Each DOOM release is a single puzzle piece from his collective artistic identity. After overcoming the traumatic setbacks of losing his brother and musical partner, and being let go by his major label, DOOM came back for revenge, transforming into a nonconforming artist who created music on his own terms, choosing the independent route to gain the creative control he needed. After DOOM’s passing, rapper Busta Rhymes wrote this about him: “This man has meant something to our culture that no other MC has because he figured out something that none of us [had] before him, and that was to be completely free.”
True freedom of expression is hip-hop culture, and DOOM was the embodiment of that freedom. It was DOOM’s creative freedom that garnered him his cult following and status as the quintessential underground rapper. Aside from the charisma and authority of his vocal delivery, he allows his personal (i.e., Daniel Dumile, not MF DOOM) and relatable emotional connection to come through all of his work. This frequently manifests in him writing about his brother’s death. In the song “Doomsday,” he raps in the chorus, “On Doomsday, ever since the womb / ’Til I’m back where my brother went, that’s what my tomb will say / Right above my government, Dumile / Either unmarked or engraved, hey, who’s to say?”
In his own DOOM way, he was also a tortured artist. Much of his passion for music came from the bond he had with his late brother, DJ Subroc, and after his passing, it was that same bond that drove him to continue creating. In addition to his brother, DOOM’s son, King Malachi Ezekiel Dumile, passed away at the age of fourteen, in 2017. This additional trauma slowed down DOOM’s output considerably.
Catch a throatful from the fire vocalJJ DOOM (from the song “Guv’Nor,” on “Key to the Kuffs,” Lex Records, 2012. Note: DOOM rhymed the name of a seven-syllable Icelandic volcano. Damn!)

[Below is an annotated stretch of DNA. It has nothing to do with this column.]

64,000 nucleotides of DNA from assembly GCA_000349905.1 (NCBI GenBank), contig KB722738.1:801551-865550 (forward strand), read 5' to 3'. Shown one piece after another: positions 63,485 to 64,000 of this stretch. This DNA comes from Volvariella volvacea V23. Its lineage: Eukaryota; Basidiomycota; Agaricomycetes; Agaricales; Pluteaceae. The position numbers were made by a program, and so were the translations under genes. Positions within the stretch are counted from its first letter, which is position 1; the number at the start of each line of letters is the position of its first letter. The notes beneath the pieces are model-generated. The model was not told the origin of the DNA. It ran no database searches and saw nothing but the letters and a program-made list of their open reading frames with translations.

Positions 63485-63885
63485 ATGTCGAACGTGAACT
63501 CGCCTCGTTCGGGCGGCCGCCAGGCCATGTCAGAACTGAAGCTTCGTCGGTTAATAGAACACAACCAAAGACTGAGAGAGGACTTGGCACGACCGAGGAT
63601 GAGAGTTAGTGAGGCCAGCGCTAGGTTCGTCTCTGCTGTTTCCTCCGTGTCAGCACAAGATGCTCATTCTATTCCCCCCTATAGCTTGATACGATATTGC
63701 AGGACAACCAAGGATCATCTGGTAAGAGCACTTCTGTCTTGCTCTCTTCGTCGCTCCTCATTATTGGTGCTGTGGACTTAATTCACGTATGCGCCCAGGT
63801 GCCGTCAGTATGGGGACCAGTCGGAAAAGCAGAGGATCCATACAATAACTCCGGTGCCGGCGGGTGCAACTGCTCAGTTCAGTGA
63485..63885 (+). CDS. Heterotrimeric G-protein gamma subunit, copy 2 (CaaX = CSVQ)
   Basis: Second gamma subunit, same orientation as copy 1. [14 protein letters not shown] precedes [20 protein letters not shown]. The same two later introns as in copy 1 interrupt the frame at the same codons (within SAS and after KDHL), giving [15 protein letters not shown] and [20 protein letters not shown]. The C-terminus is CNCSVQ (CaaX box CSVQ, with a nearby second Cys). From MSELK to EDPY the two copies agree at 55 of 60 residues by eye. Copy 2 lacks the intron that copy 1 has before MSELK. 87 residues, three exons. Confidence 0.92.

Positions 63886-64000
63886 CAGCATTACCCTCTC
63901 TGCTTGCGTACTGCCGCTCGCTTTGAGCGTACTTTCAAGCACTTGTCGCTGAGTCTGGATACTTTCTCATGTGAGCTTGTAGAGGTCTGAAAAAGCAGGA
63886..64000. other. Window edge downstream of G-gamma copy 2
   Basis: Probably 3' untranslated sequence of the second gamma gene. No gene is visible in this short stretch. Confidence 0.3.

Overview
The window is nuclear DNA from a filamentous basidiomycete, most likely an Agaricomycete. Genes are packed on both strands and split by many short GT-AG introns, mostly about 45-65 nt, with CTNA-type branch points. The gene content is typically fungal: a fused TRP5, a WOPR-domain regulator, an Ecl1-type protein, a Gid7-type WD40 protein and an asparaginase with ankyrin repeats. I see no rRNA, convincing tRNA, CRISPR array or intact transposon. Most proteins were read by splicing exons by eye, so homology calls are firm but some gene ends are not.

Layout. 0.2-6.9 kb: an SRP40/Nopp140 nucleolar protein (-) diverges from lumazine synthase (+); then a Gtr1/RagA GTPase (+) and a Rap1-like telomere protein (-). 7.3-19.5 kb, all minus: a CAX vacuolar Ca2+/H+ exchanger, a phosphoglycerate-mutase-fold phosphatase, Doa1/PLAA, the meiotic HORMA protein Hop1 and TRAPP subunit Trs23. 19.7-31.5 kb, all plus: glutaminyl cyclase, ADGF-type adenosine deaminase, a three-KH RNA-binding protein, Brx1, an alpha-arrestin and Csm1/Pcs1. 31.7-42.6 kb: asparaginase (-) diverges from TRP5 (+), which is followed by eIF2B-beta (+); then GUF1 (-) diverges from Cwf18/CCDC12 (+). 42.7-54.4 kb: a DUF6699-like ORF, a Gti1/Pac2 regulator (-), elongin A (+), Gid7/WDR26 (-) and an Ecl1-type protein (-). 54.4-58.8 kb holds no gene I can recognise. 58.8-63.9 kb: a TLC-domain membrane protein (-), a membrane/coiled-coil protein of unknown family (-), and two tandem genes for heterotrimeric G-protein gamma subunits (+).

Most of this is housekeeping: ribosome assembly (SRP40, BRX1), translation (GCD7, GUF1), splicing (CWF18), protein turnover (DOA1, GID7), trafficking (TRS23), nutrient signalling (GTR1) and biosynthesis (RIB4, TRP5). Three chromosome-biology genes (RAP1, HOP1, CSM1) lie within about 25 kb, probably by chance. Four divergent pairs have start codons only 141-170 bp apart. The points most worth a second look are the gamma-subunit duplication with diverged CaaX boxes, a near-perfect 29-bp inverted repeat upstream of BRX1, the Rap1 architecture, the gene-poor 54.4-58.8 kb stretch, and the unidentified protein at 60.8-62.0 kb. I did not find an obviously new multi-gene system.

Ash and molten glass like Eyjafjallajökull
DOOM’s cult following is all-inclusive. From Tyler, the Creator, to Drake, to me, he inspired an entire generation of hip-hop fans and artists to be a part of the hip-hop culture. There’s a great video of Tyler, the Creator, and Earl Sweatshirt meeting DOOM backstage at a festival in Europe. They’re absolutely beside themselves meeting one of their biggest idols, who also pays them his respects. They’ll cherish that moment with DOOM forever.
Other rappers have employed key DOOM instrumentals, like Joey Bada$$ on his debut mixtape, “1999” (Cinematic Music Group, 2012). DOOM was one of a few major producers who inspired me to start making beats after I discovered his “Special Herbs“ multi-disc instrumental albums. DOOM is the great teacher during any artist’s or fan’s formative years in hip-hop, opening up a world that’s something other than the mainstream — although one could argue DOOM transcended both the mainstream as well as the underground — existing solely on his own plane.
A great quality about DOOM is you’re never too late to get into his music. DOOM having now made his own transition into the unknown is like… when Darth Vader strikes down Obi-Wan Kenobi, “If you strike me down, I shall become more powerful than you can possibly imagine.” DOOM is now truly omnipotent. The mysterious and enigmatic rapper’s death was announced December 31, 2020, having passed away two months prior on October 31, our traditionally masked day of Halloween. A fitting addition to the growing legend of the timeless MF DOOM.
What the Devil? He’s on another levelMF DOOM (from the song “Doomsday,” on “Operation: Doomsday,” Fondle ’Em Records, 1999)
It’s a word! No, a name! MF – the supervillain!
Seattle-based music producer, DJ, and writer
(where not otherwise credited)
“Ghost mixtape” / photograph by David Soluna on Unsplash.com
“London night” (footer) / photo & design done by GP on Canva